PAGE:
Cumin is a little seed that packs a big flavor into a variety of dishes from several cuisines. This spice is a must-have ingredient in your kitchen! Read more below to find out why.
What Exactly Is Cumin?
Cumin is a spice that belongs to the parsley family. More specifically, it comes from the dried seed of an herb called Cuminum cyminum. It is featured in many Latin American, Indian, and Middle Eastern dishes and other cuisines. Often, cumin seeds are ground into a brownish-yellow powder for cooking, but whole seeds are also used in some recipes (usually in Indian dishes). It is often included in spice blends, like chili powder or curry powder.
Wondering how to pronounce the word cumin? It is frequently pronounced “kyoo-min,” but you could also say “koo-min” if you prefer.
What Does it Taste Like?
There are different types of cumin with slightly different tastes, but overall, it is a warm, earthy, nutty spice with some bitterness to it. It’s often used in savory dishes, but it can be incorporated into sweet ones too (i.e. with sweet potatoes, fudge, cookies, etc.).
Types of Cumin
Let’s differentiate between some common types of this popular spice:
- White (Cuminum cyminum). This is the most popular and commonly used kind of cumin – it has a milder taste than Black or Bitter cumin.
- Black (Nigella sativa). A spicier version with hints of sweetness.
- Bitter. As the name suggests, this is the most bitter of the three spices.
Whole vs Ground Cumin
As mentioned above, you can cook with both whole cumin seeds and ground cumin. The seeds should be roasted because this is what brings out the flavor and makes them fragrant. Ground cumin is made by taking these roasted seeds and grinding them into a powder. Keep in mind that in this powdered form, it loses its flavor faster. The best way to preserve it is to keep it in an airtight container at room temperature, but it will need to be replaced every so often.
What Are the Health Benefits of Cumin?
Cumin is known to provide a couple of important health benefits to your body. It assists your digestion, it’s a great source of iron, and it has plant compounds that can work as antioxidants to stabilize free radicals, or lone electrons. (These lone electrons can cause inflammation in the body, otherwise.)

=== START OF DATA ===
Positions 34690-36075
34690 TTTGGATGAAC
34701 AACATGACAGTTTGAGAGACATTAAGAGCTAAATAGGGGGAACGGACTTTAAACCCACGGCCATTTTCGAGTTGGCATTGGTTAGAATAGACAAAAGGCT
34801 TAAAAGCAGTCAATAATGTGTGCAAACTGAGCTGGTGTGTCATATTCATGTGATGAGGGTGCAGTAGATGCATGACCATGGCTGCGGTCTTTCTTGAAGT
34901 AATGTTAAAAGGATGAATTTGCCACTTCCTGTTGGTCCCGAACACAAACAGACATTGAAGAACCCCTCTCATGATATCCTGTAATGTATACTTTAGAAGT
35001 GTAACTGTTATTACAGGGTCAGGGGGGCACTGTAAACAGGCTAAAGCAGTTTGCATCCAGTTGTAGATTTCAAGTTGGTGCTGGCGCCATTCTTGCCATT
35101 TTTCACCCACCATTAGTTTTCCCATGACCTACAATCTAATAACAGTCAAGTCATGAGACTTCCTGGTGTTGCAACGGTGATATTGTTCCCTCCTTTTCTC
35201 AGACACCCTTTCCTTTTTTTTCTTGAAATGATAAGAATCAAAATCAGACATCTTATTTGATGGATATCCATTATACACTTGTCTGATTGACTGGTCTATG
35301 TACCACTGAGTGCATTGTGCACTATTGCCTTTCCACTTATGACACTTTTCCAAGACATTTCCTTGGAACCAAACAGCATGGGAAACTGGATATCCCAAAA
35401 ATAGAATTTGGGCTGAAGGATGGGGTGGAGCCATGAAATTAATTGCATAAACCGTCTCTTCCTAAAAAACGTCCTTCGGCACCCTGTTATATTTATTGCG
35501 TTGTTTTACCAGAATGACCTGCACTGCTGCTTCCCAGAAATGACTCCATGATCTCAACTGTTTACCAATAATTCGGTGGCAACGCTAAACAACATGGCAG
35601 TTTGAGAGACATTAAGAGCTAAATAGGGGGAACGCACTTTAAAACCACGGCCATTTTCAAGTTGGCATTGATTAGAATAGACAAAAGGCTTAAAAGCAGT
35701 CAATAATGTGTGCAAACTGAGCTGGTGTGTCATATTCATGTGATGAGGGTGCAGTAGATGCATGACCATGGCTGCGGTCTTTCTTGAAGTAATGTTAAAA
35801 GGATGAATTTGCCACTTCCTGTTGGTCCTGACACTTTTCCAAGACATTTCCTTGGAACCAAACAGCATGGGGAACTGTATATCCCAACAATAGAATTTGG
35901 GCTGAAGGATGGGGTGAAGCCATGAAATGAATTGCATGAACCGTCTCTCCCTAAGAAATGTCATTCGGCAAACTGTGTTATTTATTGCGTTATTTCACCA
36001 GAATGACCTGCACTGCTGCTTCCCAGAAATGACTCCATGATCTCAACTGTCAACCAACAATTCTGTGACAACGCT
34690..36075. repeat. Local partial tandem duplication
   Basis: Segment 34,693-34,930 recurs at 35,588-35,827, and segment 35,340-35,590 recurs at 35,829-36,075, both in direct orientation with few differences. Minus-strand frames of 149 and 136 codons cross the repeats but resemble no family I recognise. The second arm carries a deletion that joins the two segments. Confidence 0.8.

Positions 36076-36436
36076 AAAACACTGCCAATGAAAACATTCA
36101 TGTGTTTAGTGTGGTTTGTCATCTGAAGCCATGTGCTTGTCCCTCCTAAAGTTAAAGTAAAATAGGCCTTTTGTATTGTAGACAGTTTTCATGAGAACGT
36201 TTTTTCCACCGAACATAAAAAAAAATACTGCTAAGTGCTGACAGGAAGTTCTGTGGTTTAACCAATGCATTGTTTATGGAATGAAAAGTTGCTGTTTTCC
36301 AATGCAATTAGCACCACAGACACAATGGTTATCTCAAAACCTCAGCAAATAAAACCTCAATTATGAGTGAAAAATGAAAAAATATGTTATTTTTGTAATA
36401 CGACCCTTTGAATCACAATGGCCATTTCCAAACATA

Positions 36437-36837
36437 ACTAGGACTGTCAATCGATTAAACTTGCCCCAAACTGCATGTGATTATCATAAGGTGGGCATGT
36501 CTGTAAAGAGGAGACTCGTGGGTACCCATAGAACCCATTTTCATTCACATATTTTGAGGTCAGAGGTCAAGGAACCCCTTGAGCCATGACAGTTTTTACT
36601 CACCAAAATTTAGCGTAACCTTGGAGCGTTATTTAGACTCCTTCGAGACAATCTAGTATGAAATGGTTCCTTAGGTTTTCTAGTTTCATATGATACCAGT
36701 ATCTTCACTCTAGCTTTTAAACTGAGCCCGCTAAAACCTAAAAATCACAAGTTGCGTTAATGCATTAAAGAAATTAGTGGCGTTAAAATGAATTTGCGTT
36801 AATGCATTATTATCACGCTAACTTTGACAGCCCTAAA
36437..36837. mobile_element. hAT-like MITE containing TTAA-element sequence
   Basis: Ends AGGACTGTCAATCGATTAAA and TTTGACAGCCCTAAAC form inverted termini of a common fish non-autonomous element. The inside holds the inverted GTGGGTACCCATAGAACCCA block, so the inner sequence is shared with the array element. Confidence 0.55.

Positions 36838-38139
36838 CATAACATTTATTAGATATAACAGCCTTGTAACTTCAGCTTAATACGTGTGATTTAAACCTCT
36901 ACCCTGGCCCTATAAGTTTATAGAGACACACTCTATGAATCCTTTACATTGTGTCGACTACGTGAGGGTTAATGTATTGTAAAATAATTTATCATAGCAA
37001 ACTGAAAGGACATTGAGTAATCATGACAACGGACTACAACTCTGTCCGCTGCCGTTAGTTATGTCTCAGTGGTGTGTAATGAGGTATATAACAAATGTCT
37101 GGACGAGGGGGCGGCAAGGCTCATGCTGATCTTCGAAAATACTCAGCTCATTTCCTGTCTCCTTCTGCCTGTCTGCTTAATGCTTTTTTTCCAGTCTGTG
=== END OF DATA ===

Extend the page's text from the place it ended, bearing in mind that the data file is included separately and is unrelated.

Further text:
What is the Best Cumin Substitute?
Now that you’re an expert on this spice, let’s talk about what you can use if you need to replace it. These are the most straightforward substitutes:
- Coriander is also in the parsley family, and it has a similar earthy flavor. It is a bit milder, though, and lacks the warmth/heat that cumin can bring to a dish. Thus, when subbing with coriander, use half of the amount directed (i.e. 1/2 teaspoon for every teaspoon or 1/2 tablespoon for every tablespoon) and consider adding some chili powder if you want that extra spiciness.
- Another member of the parsley family! You can replace cumin seeds with caraway seeds, or swap ground cumin for ground caraway. Use the same ratio as above (1:2) when making substitutions. Note that caraway seeds have a citrusy but milder flavor, just like ground coriander.
- Chili powder is a combination of spices that includes cumin, paprika, garlic powder, ground cayenne, and more. Thus, if it is used as a replacement, it will add extra flavors and a red hue to whatever you’re making. It should be substituted with the same 1:2 ratio mentioned above, and works best in Mexican/Latin American dishes.
- This is another blend of spices where cumin is a primary ingredient, but it also includes ingredients such as coriander, cinnamon, nutmeg, and more. It will add warmth and citrusy flavors to your dish, and is best substituted into Indian meals with the aforementioned 1:2 ratio.
- Yet another blend of spices that contains cumin (usually in the chili powder), garlic powder, crushed red pepper flakes, oregano, etc. It also tends to include a lot more salt, which is something to be aware of. Taco seasoning is great for Tex-Mex and Mexican recipes, and can be substituted 1:2 or 1:1, depending on how spicy you like things to be.
- Curry powder typically includes cumin, turmeric, coriander, ginger, and cinnamon, among other ingredients. It will add a bright yellow color and some subtle sweetness to your cooking, along with those desired warm, earthy flavors. Curry powder works well as a replacement in Indian and Indonesian-style recipes. Try using the 1:2 substitution ratio, and then adjust from there if you’d like to add bolder flavor.
- Paprika will add a bold, red color to your cooking, but it can still work well as a cumin substitute! It is more smoky than spicy, so it adds a nice, mild warmth to whatever you’re making. It’s an especially great replacement in Mexican recipes, and can be substituted 1:2 (like all of the above) to begin with, unless you’d like to add more.
What is Cumin Used For?
- You’ll find cumin in chilis, stews, soups, and even baked goods. Of course, it’s often incorporated into marinades, spice rubs, and sauces as well. With regard to meat, it works really will with beef, pork, chicken, and fish. Basically, it doesn’t matter what you’re making for dinner – you can definitely find a way to put some of this spice in it!
13 Recipes That Use Cumin
Looking for new ways to cook with cumin in your own kitchen? Here are some of my favorite recipes that feature this special spice!